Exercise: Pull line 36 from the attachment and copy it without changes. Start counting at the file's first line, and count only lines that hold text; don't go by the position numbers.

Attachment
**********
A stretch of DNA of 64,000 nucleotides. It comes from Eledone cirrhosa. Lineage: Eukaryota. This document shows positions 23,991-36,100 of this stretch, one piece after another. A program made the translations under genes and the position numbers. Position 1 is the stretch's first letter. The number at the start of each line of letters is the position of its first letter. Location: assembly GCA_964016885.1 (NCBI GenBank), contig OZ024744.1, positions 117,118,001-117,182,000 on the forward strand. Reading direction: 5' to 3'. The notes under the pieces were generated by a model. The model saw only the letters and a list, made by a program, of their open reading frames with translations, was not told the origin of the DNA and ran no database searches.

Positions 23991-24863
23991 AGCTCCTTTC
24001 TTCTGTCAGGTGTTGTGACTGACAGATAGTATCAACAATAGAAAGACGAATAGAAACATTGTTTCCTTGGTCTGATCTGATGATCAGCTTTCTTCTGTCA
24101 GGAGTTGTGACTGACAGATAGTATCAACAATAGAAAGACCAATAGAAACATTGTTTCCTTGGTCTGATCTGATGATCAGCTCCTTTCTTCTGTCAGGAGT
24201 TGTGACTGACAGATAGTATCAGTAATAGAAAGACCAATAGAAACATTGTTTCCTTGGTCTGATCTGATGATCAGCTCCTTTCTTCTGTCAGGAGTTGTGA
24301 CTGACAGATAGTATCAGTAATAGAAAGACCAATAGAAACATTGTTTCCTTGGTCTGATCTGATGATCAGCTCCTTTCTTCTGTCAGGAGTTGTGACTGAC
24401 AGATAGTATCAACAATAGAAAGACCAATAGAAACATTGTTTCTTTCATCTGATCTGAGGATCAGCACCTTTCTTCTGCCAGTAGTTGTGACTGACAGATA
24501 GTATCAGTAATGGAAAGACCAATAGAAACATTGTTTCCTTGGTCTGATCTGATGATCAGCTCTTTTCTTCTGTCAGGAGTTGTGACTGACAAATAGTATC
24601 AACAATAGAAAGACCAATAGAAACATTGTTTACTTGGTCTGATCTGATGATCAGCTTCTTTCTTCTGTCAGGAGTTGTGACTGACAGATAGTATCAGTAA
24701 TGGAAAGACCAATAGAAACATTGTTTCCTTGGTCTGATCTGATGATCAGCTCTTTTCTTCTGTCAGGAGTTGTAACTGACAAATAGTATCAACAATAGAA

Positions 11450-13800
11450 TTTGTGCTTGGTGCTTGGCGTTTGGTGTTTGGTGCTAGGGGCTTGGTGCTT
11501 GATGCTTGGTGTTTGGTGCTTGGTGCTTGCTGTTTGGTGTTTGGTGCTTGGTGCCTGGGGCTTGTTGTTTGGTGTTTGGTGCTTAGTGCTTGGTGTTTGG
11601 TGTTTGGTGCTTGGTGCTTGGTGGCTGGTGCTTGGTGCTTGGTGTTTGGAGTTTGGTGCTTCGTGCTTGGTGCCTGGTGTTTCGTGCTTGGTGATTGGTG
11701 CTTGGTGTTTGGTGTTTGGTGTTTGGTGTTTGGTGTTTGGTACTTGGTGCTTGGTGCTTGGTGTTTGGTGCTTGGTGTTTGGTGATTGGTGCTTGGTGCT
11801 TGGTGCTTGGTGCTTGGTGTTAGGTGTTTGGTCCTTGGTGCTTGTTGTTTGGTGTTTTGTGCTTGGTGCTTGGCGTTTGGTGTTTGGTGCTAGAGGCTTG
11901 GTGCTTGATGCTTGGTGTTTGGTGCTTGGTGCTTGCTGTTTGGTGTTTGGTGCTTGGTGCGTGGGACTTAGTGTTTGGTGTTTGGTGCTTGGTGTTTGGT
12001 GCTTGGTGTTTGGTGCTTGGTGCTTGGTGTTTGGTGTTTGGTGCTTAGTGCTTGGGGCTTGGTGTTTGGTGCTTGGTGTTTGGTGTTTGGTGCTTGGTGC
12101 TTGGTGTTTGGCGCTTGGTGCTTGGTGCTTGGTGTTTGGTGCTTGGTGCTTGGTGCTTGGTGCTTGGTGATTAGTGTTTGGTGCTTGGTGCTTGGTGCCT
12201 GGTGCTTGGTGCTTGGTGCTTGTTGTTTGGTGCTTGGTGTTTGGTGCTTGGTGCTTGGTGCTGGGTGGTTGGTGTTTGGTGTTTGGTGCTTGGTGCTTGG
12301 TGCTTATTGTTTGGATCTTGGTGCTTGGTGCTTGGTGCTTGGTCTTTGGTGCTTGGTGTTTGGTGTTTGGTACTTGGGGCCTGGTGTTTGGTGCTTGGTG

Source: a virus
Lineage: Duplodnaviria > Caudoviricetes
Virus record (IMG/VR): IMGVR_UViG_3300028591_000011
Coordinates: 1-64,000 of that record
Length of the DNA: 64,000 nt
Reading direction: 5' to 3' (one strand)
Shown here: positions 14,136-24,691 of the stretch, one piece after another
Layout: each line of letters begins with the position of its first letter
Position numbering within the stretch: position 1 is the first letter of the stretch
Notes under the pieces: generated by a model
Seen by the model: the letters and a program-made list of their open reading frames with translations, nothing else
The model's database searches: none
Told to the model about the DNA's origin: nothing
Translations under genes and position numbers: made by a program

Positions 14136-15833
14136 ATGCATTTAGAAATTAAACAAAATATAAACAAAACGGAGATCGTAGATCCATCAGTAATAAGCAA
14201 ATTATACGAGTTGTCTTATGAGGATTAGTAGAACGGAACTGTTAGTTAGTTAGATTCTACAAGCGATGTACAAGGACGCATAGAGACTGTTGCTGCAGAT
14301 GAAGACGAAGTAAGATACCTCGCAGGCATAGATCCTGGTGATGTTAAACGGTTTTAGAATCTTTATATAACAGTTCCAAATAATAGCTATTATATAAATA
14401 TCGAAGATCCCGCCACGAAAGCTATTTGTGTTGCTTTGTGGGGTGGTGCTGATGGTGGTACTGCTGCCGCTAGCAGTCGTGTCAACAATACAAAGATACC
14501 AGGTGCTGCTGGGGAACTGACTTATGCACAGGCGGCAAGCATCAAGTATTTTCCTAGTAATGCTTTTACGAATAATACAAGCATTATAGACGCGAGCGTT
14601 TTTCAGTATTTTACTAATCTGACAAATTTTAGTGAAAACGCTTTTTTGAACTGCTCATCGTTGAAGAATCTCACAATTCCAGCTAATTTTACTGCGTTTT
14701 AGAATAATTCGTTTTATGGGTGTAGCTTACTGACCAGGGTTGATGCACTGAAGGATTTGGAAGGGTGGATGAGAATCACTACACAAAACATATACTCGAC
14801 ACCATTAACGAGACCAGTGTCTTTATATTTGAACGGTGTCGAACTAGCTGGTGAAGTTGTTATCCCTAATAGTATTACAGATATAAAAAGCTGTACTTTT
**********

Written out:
Translations under genes and position numbers: made by a program